Since By water and Beall5 have shown the associa­tion of myoglobinuria and oliguric renal failure with crush syndrome of World War Two, many investigators have worked on it and many, theories have been put forward for its explanation. Arce et al6 concluded that oliguria associated with myoglobinuria acute renal failure is due to cessation of glomerular filtration. Heme pigment may be associated as potentiating factor in the development of renal failure7. Maroney8 showed that the lumen of collecting tubules, distal tubules and ascending limbs of Henle are plugged by precipitated proteins and plugs are finally held in place by edema fluid. Ono in 19537 after studying 46 ice skaters and 10 marathon runners described that sporadic exertion induced skeletal muscle necrosis and represents an exaggeration of normal physiologic response to severe exertion as minute amounts of myoglobin in the urine appears by a normal phenomenon following strenuous exercise. Some workers9-11 have described hypokalemia as the cause of muscle degeneration i.e., rhabdomyolysis and myoglobinuria, however, when acute renal failure develops, serum potassium level rises rapidly. Howenstine12 described renal ischaemia and dehydration as predisposing factors to acute renal failure following myoglobinuria. Renal flow decrease in exercise by many fold during dehydration and increased atmos­pheric temperature has also the same effect. Heavy exercise, crush injuries, burns, electric shock, McArdles disease or myophosphorylasc deficien­cy glycogenosis, grand mall seizures and various thugs are known causes of myoglobinuria. Intravenous hemoglobin has been shown to have vasoconstricting properties12. Whether myoglobin similarly causes vasoconstriction is uncertain. ATP, al­dolase, lactic acid and transaminases are released during rhabdomyolysis and one of these substances may have adverse cifect on kidneys. Acute renal failure occurs in those persons who are not accustomed to heavy exercise and severity depends upon the state of hydration prior to exercise and temperature13. The above reported 4 cases of exercise induced acute renal failure were treated during 1990 at Jinnah Postgraduate Medical Centre. In all cases there was no family history of muscle cramps, exercise in­tolerance or dark urine so diagnosis of idiopathic paroxysmal myoglobinuria is unlikely. There was also no previous history suggestive of underlying kidney disease or burns, seizures, crush injuries and difficulty or pain on exertion. The predisposing factors and the onset of illness were very similar in each case which occurred after situps. All the patients were physically inactive before the heavy exercise . There was no history of hypertension, cardiac, renal or muscular disease nor there was any history of drug ingestion. Pulse and blood pressure were normal in 3 cases except case I at the time of examination who was also drowsy; all others were well oriented. There was no skin rash or G. I.T. haemorrhage. Quadriceps muscles of all the patients were tender, all sweated profusely during exercise and all passed dark coloured urine while case III became totally anuric because he was dehydrated due to loose motions prior to punishment. In all cases liver function tests were normal while SGPT and LDH of case I and III were increased. These two patients were seriously ill, case III was totally anuric. Kidney function tests were abnormal so dialysis was performed in three cases. Renal biopsies of case III and W showed acute tubular necrosis and that of case II was normal while it was not done in case I. In follow up their renal function became normal. Our case I and III were seriously ill which was reflected by raised level of CPK and LDH which shows necrosis of quadriceps muscles and myoglobin was released. Case III was already dehydrated due to loose motions and sweated profusely during situps so he became totally anuric after passing dark coloured urine while case IV was rehydrated immediately and he developed less severe symptoms. He was not oliguric and did not need hemodialysis. GFR decreases by 51% if dehydrated person performs exercise while in well hydrated person it decreases by only 19%7, so by rehydrating person immediately after heavy unaccustomed exercise, acute renal failure can be prevented as shown by Bywater14.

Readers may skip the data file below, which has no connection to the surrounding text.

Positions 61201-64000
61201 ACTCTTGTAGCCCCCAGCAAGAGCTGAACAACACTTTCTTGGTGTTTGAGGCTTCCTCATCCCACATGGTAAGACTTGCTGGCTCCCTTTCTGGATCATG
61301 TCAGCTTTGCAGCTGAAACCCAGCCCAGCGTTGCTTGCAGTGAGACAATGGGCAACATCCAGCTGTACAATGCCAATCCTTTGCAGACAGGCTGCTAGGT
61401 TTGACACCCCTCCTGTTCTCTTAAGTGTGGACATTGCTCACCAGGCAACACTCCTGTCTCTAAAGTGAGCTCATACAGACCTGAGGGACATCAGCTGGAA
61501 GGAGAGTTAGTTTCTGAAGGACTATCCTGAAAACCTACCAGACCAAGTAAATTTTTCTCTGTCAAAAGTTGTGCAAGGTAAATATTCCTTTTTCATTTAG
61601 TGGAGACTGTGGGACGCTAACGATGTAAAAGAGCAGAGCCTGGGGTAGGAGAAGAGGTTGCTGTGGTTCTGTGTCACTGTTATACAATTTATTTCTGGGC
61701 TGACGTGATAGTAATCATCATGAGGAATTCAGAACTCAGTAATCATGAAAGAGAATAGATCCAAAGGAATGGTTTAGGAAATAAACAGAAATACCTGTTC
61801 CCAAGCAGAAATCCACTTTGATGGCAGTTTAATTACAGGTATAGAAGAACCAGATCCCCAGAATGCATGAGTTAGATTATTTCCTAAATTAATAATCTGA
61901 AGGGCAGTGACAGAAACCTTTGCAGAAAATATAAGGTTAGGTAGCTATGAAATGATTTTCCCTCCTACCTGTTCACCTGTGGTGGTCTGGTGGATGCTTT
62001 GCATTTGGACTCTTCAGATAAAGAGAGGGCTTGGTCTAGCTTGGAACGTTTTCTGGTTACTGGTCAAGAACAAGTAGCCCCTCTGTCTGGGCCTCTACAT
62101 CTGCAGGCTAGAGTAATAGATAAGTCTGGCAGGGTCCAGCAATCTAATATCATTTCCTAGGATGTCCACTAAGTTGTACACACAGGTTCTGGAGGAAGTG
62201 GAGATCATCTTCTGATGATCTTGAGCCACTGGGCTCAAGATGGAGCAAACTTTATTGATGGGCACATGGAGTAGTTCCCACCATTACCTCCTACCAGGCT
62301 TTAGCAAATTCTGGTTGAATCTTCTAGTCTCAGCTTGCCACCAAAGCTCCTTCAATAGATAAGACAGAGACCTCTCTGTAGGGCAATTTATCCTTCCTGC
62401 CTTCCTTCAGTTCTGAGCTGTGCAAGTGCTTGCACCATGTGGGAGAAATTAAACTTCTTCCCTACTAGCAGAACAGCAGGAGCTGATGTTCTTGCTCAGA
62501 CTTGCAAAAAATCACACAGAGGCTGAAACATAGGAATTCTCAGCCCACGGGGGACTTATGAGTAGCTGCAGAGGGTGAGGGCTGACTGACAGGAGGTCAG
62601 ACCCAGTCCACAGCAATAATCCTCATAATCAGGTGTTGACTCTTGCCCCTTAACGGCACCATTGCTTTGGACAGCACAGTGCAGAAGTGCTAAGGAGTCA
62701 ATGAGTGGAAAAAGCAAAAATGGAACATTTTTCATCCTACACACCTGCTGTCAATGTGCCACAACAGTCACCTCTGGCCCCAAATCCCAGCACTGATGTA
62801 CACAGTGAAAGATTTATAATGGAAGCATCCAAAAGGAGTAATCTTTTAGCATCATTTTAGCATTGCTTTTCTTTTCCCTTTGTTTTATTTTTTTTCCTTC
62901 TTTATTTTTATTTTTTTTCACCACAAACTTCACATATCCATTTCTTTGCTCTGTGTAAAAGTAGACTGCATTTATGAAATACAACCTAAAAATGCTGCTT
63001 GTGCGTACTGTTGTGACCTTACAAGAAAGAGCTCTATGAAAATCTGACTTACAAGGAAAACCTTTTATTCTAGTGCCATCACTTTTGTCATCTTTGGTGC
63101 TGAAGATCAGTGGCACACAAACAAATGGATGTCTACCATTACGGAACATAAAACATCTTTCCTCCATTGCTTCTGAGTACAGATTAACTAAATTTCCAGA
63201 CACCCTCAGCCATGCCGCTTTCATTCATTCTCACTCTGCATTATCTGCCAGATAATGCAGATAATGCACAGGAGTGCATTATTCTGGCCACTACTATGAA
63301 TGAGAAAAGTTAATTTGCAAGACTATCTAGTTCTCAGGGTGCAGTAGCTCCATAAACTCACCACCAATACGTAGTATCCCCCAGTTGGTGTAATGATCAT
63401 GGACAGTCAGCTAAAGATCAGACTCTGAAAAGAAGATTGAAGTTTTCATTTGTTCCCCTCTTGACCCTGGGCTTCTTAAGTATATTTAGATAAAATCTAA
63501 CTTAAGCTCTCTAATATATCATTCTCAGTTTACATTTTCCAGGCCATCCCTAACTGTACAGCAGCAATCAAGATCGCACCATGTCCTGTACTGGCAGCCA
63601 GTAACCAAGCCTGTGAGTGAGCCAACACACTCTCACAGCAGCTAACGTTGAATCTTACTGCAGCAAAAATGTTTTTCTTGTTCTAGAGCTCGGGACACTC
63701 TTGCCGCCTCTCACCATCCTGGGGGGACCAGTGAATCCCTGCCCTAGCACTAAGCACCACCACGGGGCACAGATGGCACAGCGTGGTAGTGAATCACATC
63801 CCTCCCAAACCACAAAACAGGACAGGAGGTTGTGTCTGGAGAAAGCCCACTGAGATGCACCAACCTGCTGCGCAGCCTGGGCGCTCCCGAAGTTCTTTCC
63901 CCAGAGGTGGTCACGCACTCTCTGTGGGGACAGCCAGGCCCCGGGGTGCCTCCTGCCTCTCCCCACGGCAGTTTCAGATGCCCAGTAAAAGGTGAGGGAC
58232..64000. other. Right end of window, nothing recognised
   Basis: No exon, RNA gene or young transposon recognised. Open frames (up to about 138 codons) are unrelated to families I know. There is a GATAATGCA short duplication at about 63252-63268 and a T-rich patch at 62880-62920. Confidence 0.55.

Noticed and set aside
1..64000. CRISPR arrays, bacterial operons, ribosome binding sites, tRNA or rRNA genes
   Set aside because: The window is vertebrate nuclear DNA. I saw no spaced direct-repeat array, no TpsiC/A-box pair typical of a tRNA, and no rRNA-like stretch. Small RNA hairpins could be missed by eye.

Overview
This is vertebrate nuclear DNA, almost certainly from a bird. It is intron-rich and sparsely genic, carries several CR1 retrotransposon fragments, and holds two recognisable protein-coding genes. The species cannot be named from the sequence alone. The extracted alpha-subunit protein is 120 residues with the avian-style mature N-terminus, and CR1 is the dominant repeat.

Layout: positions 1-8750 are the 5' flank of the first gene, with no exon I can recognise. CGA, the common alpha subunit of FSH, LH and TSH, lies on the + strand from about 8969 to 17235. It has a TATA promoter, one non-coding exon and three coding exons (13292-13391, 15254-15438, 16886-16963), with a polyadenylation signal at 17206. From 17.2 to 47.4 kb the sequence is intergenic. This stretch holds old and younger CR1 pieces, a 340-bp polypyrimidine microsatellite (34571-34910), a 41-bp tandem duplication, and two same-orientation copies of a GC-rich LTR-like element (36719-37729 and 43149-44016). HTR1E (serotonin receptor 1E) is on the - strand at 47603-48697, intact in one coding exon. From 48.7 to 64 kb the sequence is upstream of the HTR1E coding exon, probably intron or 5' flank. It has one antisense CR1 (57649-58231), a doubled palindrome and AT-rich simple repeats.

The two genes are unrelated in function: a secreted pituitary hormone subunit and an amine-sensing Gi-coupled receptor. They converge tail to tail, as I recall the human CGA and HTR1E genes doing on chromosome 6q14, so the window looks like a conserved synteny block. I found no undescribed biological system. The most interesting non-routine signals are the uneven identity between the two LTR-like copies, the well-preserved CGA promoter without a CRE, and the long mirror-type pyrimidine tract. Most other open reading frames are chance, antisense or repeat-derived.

REFERENCES

1. Demos, M.A., Gitin, E.L and Kagen, LT. Exercise myoglobinuria and acuteexertional rhabdomyolysis. Arch. Intern. Med.. 1974; 134:669.
2. Demos, M.A., Gitin, E.L and Lejeune, C. Acute exertional rhabdo myolysis. Arch. Intern. Med., 1974; 133:233.
3. Schrier, R..W.. Henderson, H.S., Tusher. CC. andTannen, R.L Nephropathyassociated with heatstress and exercise. Ann. In tern. Med., 1967; 67:356.
4. Desforges, J.F. Early management of shock and prophylaxis of acute renal failure in traumatic rhabdomyolysis. N. Engl. J. Med., 1990; 322:825.
5. Bywater, E.G.L and Beall, D. Crush injuries, with improvement of renal function. Br. Med.J., 1941; 1:427.
6. Arce. M.L Micropuncture study of hemoglobinuric ARF in rats. Clin. Res., 1965;13:300.
7. Vertel, R.M. and Knochel, J.P. Acute renal failure due to heat in injury. An analysis of cases associated with high incideoceof myoglobinuna. Am. J. Med., 1967;43:435.
8. Meroney, W.H. and Rubini. M.E. Kidney functionduringacute tubularnecrosis; clinical studies and theory. Metabolism, 1959; 8:1.
9. Achor, LW. and Smith, L.A. Nutritional deficiency syndrome with diarrhoea resulting in hypopotassemia. muscle degeneration, and renal insufficiency; report case with recovery. Mayo Clin. Proc., 1955; 30:207.
10. Heitzman, E.J., Patterson, J.F. and Stanley, M.M. Myoglobinuria and hypolcalernia in regional enteritis. Arch. Intern. Med., 1962; 110:117.
11. Rowland, A.P. and Penn, A.S. Myoglobinuria. Med. Clin. North Am.. 1960; 56: 1233.
12. Howensteine, J.A. Exersion.induced myoglobinuria and bemoglobinu na; simulation of acute glomerulonephritis. JAMA., 1960; 173:493.
13. Ward, W.M. Factors predictive of acute renal failure in rhabdo myolysis. Arch. Intern. Med., 1988; 147:1553.
14. Bywater. E.G.L 50 years on the crush syndrome. Br. Med.J., 1990; 301:1412.

Related Articles

Journal of the Pakistan Medical Association has agreed to receive and publish manuscripts in accordance with the principles of the following committees: